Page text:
Business Immo, the real estate website

Amid Spain's hotel boom, Blackstone will do what it takes to buy Hispania

Published on
Reading 3 min
© D.R.

With Spanish tourism booming and no fewer than 173 new hotel openings forecast in the next four years, US giant Blackstone will likely do what it takes to acquire hotels-focused REIT Hispania. It looks as if no 'white knight' is likely to emerge.

In 2017, Spain recorded its fifth consecutive record year of tourism arrivals, at no fewer than 82m international visitors. The need for additional accommodation is vast.

As a result, audit and financial advisory group Deloitte's latest Hotel Property Handbook shows, €3.1bn was invested in Spanish hotels last year, a rise of 44% from 2016 and around one-fifth of all hotel allocations in Europe. Spain was behind only the UK with 29%, said the report, seen in advance copy by the Expansion newspaper. In 2018 to date, €2.4bn has already been transacted and another €4.2bn of deals are expected to be closed over the coming months.

"So far this year, we have transacted an investment volume almost as high as that signed during the whole of last year," Javier García-Mateo, partner at Deloitte Financial Advisory told the newspaper. "Private equity funds are proving to be the main stars of the activity." Allocations to hotel investment this year could even double the 2017 figure.

No prizes then for guessing why Blackstone, never known to be slow on the uptake, is piling into Spanish hotels. In mid-April, following an agreement to buy 16.65% of REIT/SOCIMI Hispania Activos Inmobiliarios from two funds run by US financier George Soros, the US giant announced a full takeover bid via an investment vehicle called Alzette. The offer, pitched at the €17.45 per share it paid the Soros funds, valued Hispania at €1.9bn and is conditional on achieving control. Hispania stock closed yesterday at €17.68, little above the offer price after trickling lower. The market clearly no longer expects a higher 'white knight' bid.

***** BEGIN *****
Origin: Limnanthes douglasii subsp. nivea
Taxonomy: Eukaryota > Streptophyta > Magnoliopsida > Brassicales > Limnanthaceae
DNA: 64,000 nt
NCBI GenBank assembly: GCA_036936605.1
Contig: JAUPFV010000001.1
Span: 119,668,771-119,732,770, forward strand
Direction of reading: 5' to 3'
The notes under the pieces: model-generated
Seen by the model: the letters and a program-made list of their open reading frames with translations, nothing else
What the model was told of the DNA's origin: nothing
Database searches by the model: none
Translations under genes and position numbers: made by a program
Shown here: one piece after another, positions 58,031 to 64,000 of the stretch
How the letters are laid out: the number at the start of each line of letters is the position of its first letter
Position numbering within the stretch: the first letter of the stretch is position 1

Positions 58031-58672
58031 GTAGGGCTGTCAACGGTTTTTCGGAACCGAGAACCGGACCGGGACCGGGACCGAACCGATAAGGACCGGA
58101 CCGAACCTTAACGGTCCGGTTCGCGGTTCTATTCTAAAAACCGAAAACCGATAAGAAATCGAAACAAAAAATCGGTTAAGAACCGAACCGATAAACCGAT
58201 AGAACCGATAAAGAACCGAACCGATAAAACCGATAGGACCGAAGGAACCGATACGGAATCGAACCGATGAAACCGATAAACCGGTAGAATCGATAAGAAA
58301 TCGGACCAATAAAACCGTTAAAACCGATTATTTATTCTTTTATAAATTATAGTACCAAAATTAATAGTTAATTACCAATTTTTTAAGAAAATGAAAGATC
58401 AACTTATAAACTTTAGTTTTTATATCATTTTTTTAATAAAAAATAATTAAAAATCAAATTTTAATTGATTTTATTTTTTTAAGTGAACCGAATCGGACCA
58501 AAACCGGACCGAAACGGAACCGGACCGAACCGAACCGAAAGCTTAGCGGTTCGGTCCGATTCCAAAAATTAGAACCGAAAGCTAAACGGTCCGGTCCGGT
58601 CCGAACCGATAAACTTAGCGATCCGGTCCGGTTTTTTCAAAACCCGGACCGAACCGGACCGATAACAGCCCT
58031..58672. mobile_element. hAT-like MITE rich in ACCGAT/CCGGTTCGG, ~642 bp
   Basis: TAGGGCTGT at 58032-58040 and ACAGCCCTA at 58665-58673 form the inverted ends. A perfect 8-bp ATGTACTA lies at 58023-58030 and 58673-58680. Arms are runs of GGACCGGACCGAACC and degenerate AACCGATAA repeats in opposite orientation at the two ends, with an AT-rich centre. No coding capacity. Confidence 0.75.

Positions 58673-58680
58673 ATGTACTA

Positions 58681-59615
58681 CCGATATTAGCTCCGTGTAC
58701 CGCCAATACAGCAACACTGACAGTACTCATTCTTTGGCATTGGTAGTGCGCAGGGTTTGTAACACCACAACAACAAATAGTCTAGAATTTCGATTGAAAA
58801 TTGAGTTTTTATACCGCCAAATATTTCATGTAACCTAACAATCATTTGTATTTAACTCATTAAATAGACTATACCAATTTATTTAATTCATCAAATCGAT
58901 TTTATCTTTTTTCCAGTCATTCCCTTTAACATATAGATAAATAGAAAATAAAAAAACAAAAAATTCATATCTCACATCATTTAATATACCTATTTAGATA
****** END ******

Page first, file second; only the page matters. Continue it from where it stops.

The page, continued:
One of five large REITs that went public in Spain's revamped SOCIMI (Sociedades Anónimas Cotizadas de Inversión Inmobiliaria) regime in early 2014, Hispania is managed externally by the Madrid-based Azora group. While Azora in April announced its own IPO and even aimed for an early May flotation including a capital increase of up to €700m, it has since backed off saying its executives have to deal with Hispania first.

Azora declared its intention to seek an alternative buyer for the REIT/SOCIMI. But in six weeks none has emerged. Blackstone's offer meanwhile is lodged with Spain's CNMV financial regulator, an organisation that is the converse of Blackstone in terms of speed. Sometime soon it is expected to give the green light for the bid to start officially. Unfortunately it is not likely that the new Spanish government of Prime Minister Pedro Sanchez will prioritise an overhaul of the financial regulator to meet modern requirements.

Blackstone is after Hispania's hotel holdings, that much is clear. With a gross value of €1.64bn, these comprise around two-thirds of its balance sheet with the remainder mainly office and some residential. With the hotel assets Blackstone aims to create the largest Spanish hospitality platform, adding to the HI Partners assets acquired last year from Banco Sabadell plus those in the €30bn Banco Popular portfolio it bought from Banco Santander.

Several foreign institutions have raised their stakes in Hispania in the last few weeks, anticipating either a counter bid or a higher take-out by Blackstone. Expansion reported that continuous changes in its shareholding structure included, notably, an increase by Boston's giant wealth manager Fidelity to 9.64% from a prior 7% - making it the second largest shareholder behind Blackstone's Alzette. The investment unit of French insurer Axa also upped its stake - to 4.14% from 3%, while the Bank of Montreal and BlackRock have added more to reach 4.1% each, compared with 3.01% and 3.3% respectively. These shareholders constitute the hardcore nucleus of Hispania equity together with Mexican firm Canepa, which holds almost 6% through its Tamerlane vehicle, and the Brazilian family office BW Gestao de Investimentos with 3.7%.

Subsequent to the Blackstone bid, Azora engaged Goldman SachsUBS and JP Morgan as financial advisors. But the fact that, to date, no big new name has emerged speaks volumes for the likely outcome. In a conversation with analysts in May, Hispania Director-General Cristina García-Peri classified Blackstone as a plausible buyer. She said other investors have been very interested. Clearly though, the desire to engage with Blackstone in this particular battle is not high.

Business Immo